Greek authorities believe an extremist group may be behind a drive-by shooting outside the offices of the neo-Nazi Golden Dawn party in which two men were killed and another wounded, sources close to the investigation said Saturday.
Investigators are examining "all avenues, particularly those that link these events to extremist groups" behind a series of attacks on politicians, police, banks and the media, according to one source.
The revelation came as the mother of the wounded man, 29-year-old Alexandros Gerontas, called on Greek people to "overcome their differences" for the good of the country and to "stop the bloodshed".
In a television interview she described her son, who remains in hospital in a serious condition, as "peaceful" and said he visited the Golden Dawn offices occasionally but not regularly.
Her comments echoed appeals from Greek leaders and the media for calm in the wake of the shootings, which some fear could destabilise the already crisis-wracked country.
Greece's public order minister Nikos Dendias on Friday expressed his sadness at "the death of the young men", saying that "we will not allow our country to become a place to settle scores".
Centre-left newspapers Ethnos and Ta Nea described the shootings as an attack on "democracy itself", while the right-wing Eleftheros Typos said they targeted "the stability of the country".
Golden Dawn is Greece's third-most-popular party, with 18 seats in parliament.
Formerly on the fringe of Greek politics, the group boosted its popularity by tapping into widespread anger over immigration and austerity reforms in debt-wracked Greece, which is slogging through its sixth year of recession and where youth unemployment stands at 60 percent.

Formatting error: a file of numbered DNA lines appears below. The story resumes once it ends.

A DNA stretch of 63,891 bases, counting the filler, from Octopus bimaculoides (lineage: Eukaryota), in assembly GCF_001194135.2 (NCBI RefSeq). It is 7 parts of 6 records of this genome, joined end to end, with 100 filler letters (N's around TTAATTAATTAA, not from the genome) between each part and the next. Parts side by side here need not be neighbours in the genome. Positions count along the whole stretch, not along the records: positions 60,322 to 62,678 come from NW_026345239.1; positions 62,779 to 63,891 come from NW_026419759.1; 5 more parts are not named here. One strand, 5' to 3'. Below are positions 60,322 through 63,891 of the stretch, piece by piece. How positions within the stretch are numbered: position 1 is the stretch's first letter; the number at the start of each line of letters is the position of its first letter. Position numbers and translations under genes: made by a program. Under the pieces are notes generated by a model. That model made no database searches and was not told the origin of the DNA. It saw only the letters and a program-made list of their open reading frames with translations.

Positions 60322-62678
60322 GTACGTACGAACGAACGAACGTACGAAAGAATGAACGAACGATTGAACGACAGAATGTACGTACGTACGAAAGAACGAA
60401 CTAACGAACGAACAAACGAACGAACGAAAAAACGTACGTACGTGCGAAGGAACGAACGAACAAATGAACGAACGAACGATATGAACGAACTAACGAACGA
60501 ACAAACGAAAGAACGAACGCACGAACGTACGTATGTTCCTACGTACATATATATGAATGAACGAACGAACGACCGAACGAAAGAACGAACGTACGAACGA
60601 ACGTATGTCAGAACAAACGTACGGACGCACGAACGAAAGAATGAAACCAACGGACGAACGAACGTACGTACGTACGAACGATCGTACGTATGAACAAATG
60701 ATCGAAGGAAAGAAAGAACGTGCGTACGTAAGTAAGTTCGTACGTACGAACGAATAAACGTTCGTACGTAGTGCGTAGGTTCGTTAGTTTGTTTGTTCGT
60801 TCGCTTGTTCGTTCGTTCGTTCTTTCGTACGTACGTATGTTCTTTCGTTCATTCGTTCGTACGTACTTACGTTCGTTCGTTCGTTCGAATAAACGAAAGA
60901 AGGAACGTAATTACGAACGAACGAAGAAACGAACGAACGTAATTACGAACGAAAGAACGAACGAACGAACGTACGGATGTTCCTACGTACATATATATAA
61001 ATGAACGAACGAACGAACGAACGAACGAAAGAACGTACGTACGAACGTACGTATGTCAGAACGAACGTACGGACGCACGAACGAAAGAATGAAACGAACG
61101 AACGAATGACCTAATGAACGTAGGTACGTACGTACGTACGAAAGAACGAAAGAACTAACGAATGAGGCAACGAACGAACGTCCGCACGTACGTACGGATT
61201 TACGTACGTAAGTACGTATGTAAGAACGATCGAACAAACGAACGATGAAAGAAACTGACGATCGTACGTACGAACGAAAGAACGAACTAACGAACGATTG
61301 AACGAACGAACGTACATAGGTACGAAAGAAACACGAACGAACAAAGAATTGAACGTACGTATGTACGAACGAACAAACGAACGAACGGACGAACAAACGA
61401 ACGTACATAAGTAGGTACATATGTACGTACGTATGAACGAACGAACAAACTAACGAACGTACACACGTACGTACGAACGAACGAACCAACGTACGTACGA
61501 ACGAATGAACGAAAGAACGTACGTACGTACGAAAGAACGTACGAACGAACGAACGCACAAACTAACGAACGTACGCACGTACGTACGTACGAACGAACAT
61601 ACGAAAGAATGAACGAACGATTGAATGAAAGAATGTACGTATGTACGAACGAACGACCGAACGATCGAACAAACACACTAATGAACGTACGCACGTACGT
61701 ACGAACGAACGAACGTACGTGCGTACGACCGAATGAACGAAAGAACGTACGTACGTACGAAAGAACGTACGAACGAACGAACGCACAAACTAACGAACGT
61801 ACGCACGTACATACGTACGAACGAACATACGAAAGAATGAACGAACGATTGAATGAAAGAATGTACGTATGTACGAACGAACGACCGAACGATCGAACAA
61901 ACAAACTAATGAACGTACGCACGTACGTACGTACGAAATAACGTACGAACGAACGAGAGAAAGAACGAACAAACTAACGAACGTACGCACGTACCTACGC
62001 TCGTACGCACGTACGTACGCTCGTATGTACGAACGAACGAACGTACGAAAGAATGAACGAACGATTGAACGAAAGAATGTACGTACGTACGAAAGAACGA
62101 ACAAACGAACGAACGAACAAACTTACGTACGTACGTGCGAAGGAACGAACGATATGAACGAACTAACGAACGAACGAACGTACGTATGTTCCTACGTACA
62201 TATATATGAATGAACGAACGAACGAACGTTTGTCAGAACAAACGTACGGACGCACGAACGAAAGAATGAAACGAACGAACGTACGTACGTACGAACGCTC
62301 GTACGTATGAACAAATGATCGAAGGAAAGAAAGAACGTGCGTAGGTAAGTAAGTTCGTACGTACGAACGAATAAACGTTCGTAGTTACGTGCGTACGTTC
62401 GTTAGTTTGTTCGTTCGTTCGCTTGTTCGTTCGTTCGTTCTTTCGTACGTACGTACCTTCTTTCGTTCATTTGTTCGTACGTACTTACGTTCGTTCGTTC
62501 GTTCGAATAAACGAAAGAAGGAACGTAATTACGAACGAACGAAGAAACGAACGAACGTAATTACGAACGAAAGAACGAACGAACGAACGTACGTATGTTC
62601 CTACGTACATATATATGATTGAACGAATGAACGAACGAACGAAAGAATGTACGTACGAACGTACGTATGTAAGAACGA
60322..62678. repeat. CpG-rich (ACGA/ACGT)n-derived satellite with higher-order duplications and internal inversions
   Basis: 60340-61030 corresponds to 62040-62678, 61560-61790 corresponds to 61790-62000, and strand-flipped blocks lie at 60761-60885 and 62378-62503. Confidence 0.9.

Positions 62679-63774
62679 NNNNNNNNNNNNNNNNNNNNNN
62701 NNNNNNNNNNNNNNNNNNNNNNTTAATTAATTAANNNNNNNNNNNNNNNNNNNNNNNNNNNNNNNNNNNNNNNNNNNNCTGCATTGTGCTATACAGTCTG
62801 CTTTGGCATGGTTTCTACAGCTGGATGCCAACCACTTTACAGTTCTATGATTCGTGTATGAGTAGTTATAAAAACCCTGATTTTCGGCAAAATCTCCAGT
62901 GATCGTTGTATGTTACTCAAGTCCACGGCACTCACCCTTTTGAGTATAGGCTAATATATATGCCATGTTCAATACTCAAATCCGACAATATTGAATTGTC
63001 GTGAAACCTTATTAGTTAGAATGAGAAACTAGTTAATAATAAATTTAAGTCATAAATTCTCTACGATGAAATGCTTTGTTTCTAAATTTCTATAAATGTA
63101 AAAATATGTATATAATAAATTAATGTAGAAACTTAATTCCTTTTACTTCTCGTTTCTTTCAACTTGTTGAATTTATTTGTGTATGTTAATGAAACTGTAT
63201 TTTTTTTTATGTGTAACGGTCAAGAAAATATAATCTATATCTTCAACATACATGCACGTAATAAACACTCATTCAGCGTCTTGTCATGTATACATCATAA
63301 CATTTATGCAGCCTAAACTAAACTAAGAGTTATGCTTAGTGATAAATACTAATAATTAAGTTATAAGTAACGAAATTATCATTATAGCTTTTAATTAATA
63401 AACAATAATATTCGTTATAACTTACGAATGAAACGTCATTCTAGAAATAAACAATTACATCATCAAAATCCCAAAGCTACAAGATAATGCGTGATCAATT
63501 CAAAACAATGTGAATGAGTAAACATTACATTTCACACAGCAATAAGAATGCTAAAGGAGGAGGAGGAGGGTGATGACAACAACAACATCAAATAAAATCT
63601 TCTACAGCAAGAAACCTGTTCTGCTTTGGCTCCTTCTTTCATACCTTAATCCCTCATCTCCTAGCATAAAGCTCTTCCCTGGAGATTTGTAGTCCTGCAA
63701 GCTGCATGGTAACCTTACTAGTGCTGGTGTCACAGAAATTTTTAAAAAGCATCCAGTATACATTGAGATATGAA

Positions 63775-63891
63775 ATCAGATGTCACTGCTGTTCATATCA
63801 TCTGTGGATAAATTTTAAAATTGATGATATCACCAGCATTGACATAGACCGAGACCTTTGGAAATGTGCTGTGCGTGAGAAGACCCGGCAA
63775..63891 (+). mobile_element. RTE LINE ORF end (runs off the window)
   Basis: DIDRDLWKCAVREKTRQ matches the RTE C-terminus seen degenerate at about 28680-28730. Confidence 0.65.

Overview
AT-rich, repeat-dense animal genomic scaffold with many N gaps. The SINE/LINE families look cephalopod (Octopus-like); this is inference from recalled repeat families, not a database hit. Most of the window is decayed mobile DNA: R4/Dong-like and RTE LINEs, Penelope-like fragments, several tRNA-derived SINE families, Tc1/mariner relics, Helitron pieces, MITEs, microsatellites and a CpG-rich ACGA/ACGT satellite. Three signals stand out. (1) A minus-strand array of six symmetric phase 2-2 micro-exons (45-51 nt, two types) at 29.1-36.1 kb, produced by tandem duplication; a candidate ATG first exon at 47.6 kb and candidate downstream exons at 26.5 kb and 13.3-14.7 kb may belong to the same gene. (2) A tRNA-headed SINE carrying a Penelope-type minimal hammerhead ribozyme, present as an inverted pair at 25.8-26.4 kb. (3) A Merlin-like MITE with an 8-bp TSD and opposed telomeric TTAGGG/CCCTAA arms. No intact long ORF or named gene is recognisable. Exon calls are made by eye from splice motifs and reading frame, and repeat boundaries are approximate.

Friday's drive-by attack in Athens followed the killing in September of an anti-fascist musician, Pavlos Fyssas, by a self-confessed neo-Nazi.
The hip hop artist's death triggered public outrage, putting pressure on Greek authorities, who launched a crackdown on the party.
Attacks by groups describing themselves as revolutionary and anti-authoritarian are relatively common in Greece.
They are not usually fatal, although in 2009 a police officer was killed by three unknown gunmen in Athens and in 2010 a journalist was shot dead at his home. Both killings were claimed by the Sect of Revolutionaries, an extremist group.
Media reports said the weapon used in Friday's attack, by two unknown assailants on a motorbike, was the same type as the gun used in the 2009 shooting of a police officer.
The Sect of Revolutionaries has been quiet of late, but another extremist group called the Conspiracy of Fire Nuclei said in July it had entered into a "collaboration" with the group.
The Conspiracy of Fire Nuclei has claimed responsibility for a series of recent attacks including a bomb attack on the car of the Athens prison director.
The two men killed on Friday were Emmanuel Kapelonis and Giorgos Fountoulis, both in their 20s. A spokesman for Golden Dawn said they were members.
Police are hoping that footage from the security cameras of the Golden Dawn offices and shops on the same street will assist them with their investigation.